Google’s impressive new AI system can generate music of any genre while providing a text description. But the company, fearing the risks, has no immediate plans to release it.
named MusicLMIt is not certain that Google is the first AI system for songs. There were other attempts, incl Spreadan artificial intelligence that composes music by clocking it, as well Dancing spreadAudioML and Google’s OpenAI jukebox. But due to technical limitations and limited training data, none of them were able to produce songs that were particularly complex in composition or high fidelity.
Perhaps MusicLM will be the first to do so.
detailed in the academy paperMusicLM was trained on a dataset of 280,000 hours of music to learn how to create coherent songs of descriptions of — as the creators put it — “great complexity” (eg, “a charming jazz ballad with memorable saxophone solos and a vocal solo” or “techno”). Berlin in the ’90s with low bass and a powerful kick.”
It’s hard to overstate how Hassan audio samples, given that there are no musicians or instrumentalists in the episode. Even when providing long and somewhat meandering descriptions, MusicLM manages to capture nuances such as tracks, melodies, and moods.
The sample comment below, for example, includes the “induces the experience of being lost in space” part, and it certainly delivers on that front (at least to my ears):
Here’s another sample, built from a description starting with the sentence “Master soundtrack for an arcade game”. Reasonable, right?
MusicLM’s capabilities go beyond producing short clips of songs. Google researchers have shown that the system can build on existing melodies, whether it’s humming, singing, whistling, or playing an instrument. Furthermore, MusicLM can take several descriptions written in sequence (eg, “meditation time”, “wake up time”, “running time”, “100% giving time”) and create a kind of melodic “story” or narrative as long as to several minutes—just right for a movie soundtrack.
See below, which came from the sequence “Electronic song played in a video game”, “Meditation song played by a river”, “Fire”, “Fireworks”.
That’s not all. MusicLM can also be directed through a set of images and captions, or create a sound that is played by a specific type of musical instrument in a specific genre. Even the AI’s “musician” level of expertise can be tuned, and the system can create music inspired by places, eras, or requirements (such as motivational music for workouts).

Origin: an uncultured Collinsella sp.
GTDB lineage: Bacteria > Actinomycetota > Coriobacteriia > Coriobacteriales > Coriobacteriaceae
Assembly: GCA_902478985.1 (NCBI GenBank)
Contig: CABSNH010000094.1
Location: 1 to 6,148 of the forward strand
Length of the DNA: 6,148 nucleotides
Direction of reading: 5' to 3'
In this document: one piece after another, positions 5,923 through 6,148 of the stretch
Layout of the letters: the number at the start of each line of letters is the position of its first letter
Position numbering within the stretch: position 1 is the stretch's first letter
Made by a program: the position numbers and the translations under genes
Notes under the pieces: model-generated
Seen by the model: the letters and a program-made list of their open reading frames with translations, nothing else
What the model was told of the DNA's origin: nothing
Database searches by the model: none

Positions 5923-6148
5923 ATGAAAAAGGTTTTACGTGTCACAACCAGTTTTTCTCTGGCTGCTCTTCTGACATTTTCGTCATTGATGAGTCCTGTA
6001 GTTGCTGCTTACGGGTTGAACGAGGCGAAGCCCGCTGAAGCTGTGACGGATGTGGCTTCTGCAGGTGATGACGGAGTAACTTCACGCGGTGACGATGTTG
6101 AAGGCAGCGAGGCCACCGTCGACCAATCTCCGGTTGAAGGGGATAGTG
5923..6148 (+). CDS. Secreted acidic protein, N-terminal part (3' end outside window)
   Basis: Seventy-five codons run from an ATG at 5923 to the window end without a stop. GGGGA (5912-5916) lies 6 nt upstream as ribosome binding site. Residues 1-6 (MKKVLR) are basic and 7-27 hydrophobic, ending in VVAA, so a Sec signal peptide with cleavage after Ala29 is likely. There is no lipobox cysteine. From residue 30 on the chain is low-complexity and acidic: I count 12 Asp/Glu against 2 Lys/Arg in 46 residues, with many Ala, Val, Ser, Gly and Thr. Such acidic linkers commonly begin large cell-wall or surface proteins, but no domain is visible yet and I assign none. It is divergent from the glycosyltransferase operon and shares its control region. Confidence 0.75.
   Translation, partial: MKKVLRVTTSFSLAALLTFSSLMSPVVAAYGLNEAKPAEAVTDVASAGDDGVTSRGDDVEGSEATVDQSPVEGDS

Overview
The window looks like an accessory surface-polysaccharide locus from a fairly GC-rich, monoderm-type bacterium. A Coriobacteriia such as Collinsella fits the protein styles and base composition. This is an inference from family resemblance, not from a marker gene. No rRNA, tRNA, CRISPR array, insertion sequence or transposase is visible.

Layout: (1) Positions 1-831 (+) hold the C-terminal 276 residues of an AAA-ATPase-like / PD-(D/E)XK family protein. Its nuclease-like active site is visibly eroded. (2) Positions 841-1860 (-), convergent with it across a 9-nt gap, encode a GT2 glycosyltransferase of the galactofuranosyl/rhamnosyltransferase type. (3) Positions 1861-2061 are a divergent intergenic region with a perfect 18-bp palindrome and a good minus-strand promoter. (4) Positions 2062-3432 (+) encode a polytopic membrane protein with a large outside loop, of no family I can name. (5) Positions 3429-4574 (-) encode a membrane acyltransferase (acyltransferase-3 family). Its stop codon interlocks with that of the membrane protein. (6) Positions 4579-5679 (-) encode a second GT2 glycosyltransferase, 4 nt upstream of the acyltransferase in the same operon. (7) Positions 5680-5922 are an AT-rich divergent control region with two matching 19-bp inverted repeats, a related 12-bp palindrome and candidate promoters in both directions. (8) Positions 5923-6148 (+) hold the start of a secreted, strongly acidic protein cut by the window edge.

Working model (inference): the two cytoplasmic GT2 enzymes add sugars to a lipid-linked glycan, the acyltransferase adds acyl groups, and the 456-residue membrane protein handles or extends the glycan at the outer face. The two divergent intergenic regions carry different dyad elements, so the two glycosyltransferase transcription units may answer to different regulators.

But MusicLM certainly isn’t flawless—far from it, really. Some samples have a distorted quality to them, which is an unavoidable side effect of the training process. And while MusicLM can technically create vocals, including choral harmony, it leaves a lot to be desired. Most of the “lyrics” range from barely English to pure nonsense, sung by synthesized voices that sound like an amalgamation of several artists.
However, Google researchers noted the many ethical challenges posed by a system like MusicLM, including the tendency to incorporate copyrighted material from the training data into songs created. During one experiment, they found that about 1% of the music generated by the system was copied directly from the songs it trained on—a threshold apparently high enough to dissuade them from launching MusicLM in its current state.
“We acknowledge the potential misappropriation risks of creative content associated with the use case,” the research co-authors wrote. “We strongly emphasize the need for further work in the future to address these risks associated with music generation.”
Assuming MusicLM or a system like this becomes available someday, it seems inevitable that major legal issues will come to the fore—even if the systems are positioned as tools to help artists rather than replace them. They already have, albeit about simpler AI systems. In 2020, Jay-Z’s record label filed copyright strikes against a YouTube channel, Vocal Synthesis, for using artificial intelligence to create Jay-Z’s covers of songs like Billy Joel’s “We Didn’t Start the Fire.” After initially removing the videos, YouTube reinstated them, finding that the removal requests were “incomplete”. But deep The music still rests on murky legal ground.
a White papers Written by Eric Sunray, now a legal intern with the Music Publishers Association, he argues that AI-powered music generators like MusicLM infringe the copyright of music by creating a “coherent sonic tapestry from the works they assimilate in training, thus violating copyright law.” US copyright.” After the release of Jukebox, critics also questioned whether training AI models on copyrighted musical material constituted fair use. Similar concerns have been raised about the training data used in image-generating, coding, and text AI systems, which are often deleted from the web without the creators’ knowledge.
From a user perspective, Andy Baio from Waxy speculate That music generated by the AI system will be considered a derivative work, in which case only the original elements will be protected by copyright. Of course, it is not clear what can be considered “original” in such music. Using this music commercially is entering uncharted waters. It’s a simpler matter if the music created is used for purposes protected under fair use, such as parody and commentary, but Baio anticipates that courts will have to make rulings on a case-by-case basis.
It may not be long before there is some clarity on the matter. Several lawsuits Making their way through the courts could potentially have an impact on AI for music generation, including rights over the rights of artists whose work is used to train AI systems without their knowledge or consent. But time will tell.